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The Big Bopper


The Big Bopper
Photo Information
Copyright: Gerhard Theron (gerhardt) Gold Star Critiquer/Gold Star Workshop Editor/Gold Note Writer [C: 1936 W: 244 N: 4106] (11620)
Genre: Animals
Medium: Color
Date Taken: 2005-02-18
Categories: Mammals
Camera: Canon EOS 300D, Canon EF 100-400mm F/4.5-5.6L IS USM, Digital ISO 100, Hoya UV-Guard (77mm)
Exposure: f/8, 1/125 seconds
Details: (Fill) Flash: Yes
More Photo Info: [view]
Photo Version: Original Version, Workshop
Theme(s): Things in and around my house. [view contributor(s)]
Date Submitted: 2005-02-18 17:58
Viewed: 4765
Points: 36
[Note Guidelines] Photographer's Note
African Bullfrog (female)
Pyxicephalus adspersus

“This one is for Luc.” For all his lovely contributions of frogs to the site.

The most obvious characteristic that differentiates the Bullfrog from other frogs is its size; it’s one of the biggest, second only to the Rana Goliath of the Congo. They can weigh up to 2 kilograms (4.4 lbs). Unlike most other species of frog, the Bullfrog male is larger than the female. The male can be up to 24 cm (9.5 in.) long and the females are about 12 cm (4.45 in.). Their skin color is a dull green; the males have yellow throats and the females’ throats are cream-colored.

The body of the frog is very broad, with a short rounded snout, protruding jaw, and tooth-like projections in its lower jaw. It has a large mouth, sharp teeth and very little webbing on its feet. Another way that this bullfrog differs from other frogs is that it has very strong hind legs, which it uses to dig holes in ground, so that it can estivate during the dry season. It makes a dry, watertight cocoon for itself, which prevents the evaporation of body fluids; it loses approximately half of the water that a frog without a cocoon looses. The frogs can actually survive for several months in dry soil by absorbing water stored their bladder. Once the rainy season starts, the moisture will seep into the ground and soak the cocoon. Once it softens enough to split open, the frog eats it.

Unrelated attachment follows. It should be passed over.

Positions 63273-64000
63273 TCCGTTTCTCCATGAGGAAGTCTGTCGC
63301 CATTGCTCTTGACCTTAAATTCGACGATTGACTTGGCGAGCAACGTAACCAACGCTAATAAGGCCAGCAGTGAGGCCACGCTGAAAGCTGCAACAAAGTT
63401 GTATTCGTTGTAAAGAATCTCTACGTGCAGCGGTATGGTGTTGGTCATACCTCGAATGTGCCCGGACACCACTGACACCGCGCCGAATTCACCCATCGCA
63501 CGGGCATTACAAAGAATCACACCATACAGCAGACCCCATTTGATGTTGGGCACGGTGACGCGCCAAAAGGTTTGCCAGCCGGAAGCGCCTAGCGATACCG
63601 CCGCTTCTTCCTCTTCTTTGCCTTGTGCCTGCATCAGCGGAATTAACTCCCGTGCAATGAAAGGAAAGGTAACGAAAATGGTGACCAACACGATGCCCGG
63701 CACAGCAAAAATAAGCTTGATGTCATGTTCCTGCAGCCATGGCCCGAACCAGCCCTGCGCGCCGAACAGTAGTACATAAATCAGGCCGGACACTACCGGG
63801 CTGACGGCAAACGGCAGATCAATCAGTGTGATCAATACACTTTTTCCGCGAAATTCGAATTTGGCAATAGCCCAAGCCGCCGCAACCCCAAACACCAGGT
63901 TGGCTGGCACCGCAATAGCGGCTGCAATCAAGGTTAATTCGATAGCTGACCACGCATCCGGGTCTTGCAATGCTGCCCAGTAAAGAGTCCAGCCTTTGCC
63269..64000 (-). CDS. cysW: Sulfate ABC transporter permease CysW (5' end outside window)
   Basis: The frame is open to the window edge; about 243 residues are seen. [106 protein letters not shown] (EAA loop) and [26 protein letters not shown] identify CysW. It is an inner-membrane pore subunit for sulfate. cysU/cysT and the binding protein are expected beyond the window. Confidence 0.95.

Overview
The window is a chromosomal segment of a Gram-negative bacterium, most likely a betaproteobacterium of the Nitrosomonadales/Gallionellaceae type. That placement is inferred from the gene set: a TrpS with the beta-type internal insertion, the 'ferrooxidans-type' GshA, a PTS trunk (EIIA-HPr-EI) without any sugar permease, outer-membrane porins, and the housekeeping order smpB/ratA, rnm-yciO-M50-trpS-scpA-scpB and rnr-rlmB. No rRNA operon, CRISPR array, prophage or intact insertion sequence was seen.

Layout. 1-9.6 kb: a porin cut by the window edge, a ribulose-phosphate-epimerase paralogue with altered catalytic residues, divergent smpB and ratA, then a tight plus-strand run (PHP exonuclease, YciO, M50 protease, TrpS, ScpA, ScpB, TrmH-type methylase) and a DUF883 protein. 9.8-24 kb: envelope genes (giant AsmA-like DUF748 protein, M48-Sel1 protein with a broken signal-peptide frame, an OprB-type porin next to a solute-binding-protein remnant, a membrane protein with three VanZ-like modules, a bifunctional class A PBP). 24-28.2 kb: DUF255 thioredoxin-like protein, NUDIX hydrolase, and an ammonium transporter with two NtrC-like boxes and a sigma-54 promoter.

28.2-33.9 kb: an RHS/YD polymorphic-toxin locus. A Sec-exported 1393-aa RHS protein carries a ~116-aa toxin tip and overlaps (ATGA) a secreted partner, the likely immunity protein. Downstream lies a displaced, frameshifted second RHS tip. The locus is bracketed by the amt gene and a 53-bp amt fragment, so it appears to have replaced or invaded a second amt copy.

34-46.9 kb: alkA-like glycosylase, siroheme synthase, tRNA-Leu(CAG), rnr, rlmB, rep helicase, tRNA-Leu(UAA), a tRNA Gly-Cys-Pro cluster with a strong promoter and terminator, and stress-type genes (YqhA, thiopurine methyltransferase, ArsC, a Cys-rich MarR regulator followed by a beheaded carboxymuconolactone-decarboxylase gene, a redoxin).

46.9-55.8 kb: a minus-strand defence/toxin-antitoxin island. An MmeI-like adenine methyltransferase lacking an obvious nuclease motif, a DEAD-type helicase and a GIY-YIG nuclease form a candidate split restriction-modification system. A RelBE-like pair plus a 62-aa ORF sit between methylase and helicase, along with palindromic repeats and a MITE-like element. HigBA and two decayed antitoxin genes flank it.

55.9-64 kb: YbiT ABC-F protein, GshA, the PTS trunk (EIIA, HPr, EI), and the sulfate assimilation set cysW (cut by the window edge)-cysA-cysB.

It is quite aggressive, and has been known to jump at things that it views to be a threat. Because of its sharp teeth, its bite can be quite serious. The male bullfrog will also aggressively defend his eggs if an animal or a human should approach. The call of Pyxicephalus adspersus is composed of loud, throaty bellows and deep grunts. These frogs can get rather territorial during mating and begin their mating calls only when they have established their territory.

The African bullfrog is carnivorous. It will feed on anything it can fit into its mouth; including insects, small rodents (such as mice), reptiles, birds, and amphibians (including other frogs).

This critter I found on my lawn tonight. I was very pleased since the small amount of rain we had kept them away. It’s the first one I have seen this season. They are huge! I posted a workshop of me removing the frog (my dog would lick it and get hurt) to a safer environment, so you can see it’s size. I would appreciate some advice on the usage of the flash in this instance since there are some hotspots and the slimy wet frog I found very difficult to expose correctly. Would you eat it? ;)